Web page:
I remember the late night, or rather, early morning clubbing. Hopping from one place to another and experiencing the real advantages of a happening, seaside town. It had been a few years since college, and although my body wasn’t as adaptive to the change in the scene, it was still great fun.

I remember this one shot that should have knocked me out after a couple of glasses, but I ended up having 5-6 and feeling fine. It was called Salmiakki – I didn’t remember the name and had to ask my friend for the same.

If memory recalls, there might have been some international drunk dialling after all the shots, so maybe it did hit me eventually.

I remember meeting a female bartender in one of the clubs who happened to be half Goan (Indian connection).

I fondly remember getting a lap dance in front of everyone in the club from one of the performing dancers. They go from club to club doing “performances” every night.

I don’t remember seeing much because she removed my glasses – making me pretty much blind – and my friend had to fetch them for me after the performance. There’s a video on an old Nokia phone of that somewhere.

I remember telling tales to a guy who was trying to hit on my friend that the reason she could not leave with him was that she was my “real” half-sister. He was too drunk and too confused by the end of it but still bought us a few drinks.


I remember the drives along the Costa del Sol, passing through seaside towns, each with white beaches on the right and rampant commercialisation and building of apartments on the left.

I remember visiting the Sea Life Center in Benalmadena, one of the seaside towns we stopped at, which was just like any other Sea Life Center around the world. This one though had a massive pool with stingrays and guests could even feed them.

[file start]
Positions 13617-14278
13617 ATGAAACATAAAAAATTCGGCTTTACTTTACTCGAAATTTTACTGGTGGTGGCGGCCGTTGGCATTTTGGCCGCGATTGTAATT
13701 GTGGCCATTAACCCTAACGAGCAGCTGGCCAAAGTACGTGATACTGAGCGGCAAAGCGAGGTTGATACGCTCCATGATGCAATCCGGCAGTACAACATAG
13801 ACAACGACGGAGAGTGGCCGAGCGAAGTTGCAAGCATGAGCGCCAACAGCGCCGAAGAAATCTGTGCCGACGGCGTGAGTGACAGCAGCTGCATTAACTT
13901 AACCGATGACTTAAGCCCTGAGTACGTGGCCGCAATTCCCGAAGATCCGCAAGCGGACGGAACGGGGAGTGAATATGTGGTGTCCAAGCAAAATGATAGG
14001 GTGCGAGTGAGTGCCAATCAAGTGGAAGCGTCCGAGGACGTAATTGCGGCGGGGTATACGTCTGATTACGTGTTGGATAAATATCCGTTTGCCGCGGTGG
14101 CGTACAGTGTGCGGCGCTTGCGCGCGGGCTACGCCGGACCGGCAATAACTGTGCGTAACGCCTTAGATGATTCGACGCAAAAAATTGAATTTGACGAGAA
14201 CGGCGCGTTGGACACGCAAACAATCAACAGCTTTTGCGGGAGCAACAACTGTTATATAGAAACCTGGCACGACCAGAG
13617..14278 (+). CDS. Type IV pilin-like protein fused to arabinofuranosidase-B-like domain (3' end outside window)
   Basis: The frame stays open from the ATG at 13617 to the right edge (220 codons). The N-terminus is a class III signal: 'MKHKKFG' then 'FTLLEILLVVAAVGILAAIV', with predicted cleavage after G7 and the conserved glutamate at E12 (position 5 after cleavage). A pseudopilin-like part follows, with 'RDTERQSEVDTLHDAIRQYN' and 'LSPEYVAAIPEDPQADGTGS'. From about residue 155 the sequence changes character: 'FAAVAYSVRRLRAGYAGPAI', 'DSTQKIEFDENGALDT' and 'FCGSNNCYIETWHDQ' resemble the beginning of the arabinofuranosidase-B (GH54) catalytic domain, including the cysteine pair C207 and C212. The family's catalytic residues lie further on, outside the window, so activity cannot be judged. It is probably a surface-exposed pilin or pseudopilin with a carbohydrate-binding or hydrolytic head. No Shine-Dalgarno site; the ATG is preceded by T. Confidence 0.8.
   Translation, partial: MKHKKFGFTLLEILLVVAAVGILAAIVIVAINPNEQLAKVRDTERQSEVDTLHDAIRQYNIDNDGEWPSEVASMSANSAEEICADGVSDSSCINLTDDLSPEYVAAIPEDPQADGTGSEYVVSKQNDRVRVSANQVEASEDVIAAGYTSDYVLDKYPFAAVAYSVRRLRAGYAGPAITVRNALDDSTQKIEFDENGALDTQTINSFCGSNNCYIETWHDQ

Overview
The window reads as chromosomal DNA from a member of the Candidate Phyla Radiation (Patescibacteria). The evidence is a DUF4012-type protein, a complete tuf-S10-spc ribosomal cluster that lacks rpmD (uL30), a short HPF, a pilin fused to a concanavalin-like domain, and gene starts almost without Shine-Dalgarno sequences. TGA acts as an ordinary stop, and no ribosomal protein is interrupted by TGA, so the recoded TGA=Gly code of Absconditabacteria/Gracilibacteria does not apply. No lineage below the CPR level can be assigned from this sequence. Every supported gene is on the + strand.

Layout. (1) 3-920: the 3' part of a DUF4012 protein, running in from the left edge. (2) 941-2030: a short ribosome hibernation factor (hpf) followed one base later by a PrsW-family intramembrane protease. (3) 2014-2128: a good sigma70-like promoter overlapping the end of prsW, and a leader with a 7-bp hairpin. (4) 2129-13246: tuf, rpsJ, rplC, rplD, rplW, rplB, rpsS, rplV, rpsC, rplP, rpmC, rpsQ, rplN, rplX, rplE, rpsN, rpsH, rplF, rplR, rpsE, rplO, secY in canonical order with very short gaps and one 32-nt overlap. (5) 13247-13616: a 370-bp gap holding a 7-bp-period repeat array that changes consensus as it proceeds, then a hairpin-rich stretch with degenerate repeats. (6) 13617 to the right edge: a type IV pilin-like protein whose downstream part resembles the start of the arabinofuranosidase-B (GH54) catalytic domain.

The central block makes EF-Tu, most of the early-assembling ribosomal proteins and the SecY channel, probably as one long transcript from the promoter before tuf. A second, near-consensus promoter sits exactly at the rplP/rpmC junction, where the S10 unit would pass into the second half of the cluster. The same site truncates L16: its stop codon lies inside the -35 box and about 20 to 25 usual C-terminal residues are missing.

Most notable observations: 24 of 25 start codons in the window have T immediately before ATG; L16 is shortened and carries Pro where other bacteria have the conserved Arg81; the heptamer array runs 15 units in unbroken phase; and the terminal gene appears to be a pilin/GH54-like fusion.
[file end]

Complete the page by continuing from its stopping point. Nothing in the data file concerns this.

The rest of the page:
Also in Benalmadena, I remember taking a boat trip on an authentic Chinese Junk Boat that took us for a cruise into the Mediterranean. Unfortunately, I also vividly recollect that one of the other three co-passengers spent most of the time throwing up.


I remember the Spanish omelette that my resident friend made for us. YUM!

I regretfully remember the Full British Breakfast at one of the beach-side shacks. Now, I always remember to eat only local preparations.

I remember the weekday local market in Fuengirola and parking a good 10 minutes away from it, in a no parking zone. Thankfully, the authorities are lenient on market days.

I remember walking in the busy market full of wonderful food treats, trinkets of local arts and crafts, and of course Spanish football jerseys.

Then, there was the drive to Malaga that we made a few times.

From arriving into the city airport to heading there for some retail therapy, Malaga is a Spanish town full of culture and art and boasts being the birthplace of some prominent celebrities – Pablo Picasso and Antonio Banderas to name a couple.

I obviously remember doing the tourist rounds of the city, visiting the main shopping areas and the cathedral.

It was in Malaga, I remember that my driving skills were put to the test and I managed with only getting a few locals irritated.

I remember my friends, who made it unique and perfect… you know who you are.

I remember having one of the best times of my life…

35 replies »

  1. True. While I abhor too much of social media, I also find it useful to record my journeys as I also tend to forget of my travels details easily. I enjoyed reading this story from your past travels. It paints the picture of another time.

    Liked by 1 person

  2. I love this area of Costa del Sol, especially because everywhere you go you will find something different. Funegirola is so fortunate to be at the seaside, with a beautiful beach, but also have the mountains behind it, at a no more than 20 minutes drive away. I went to Mijas Pueblo as well and got charmed by its beautiful white houses.

    Liked by 1 person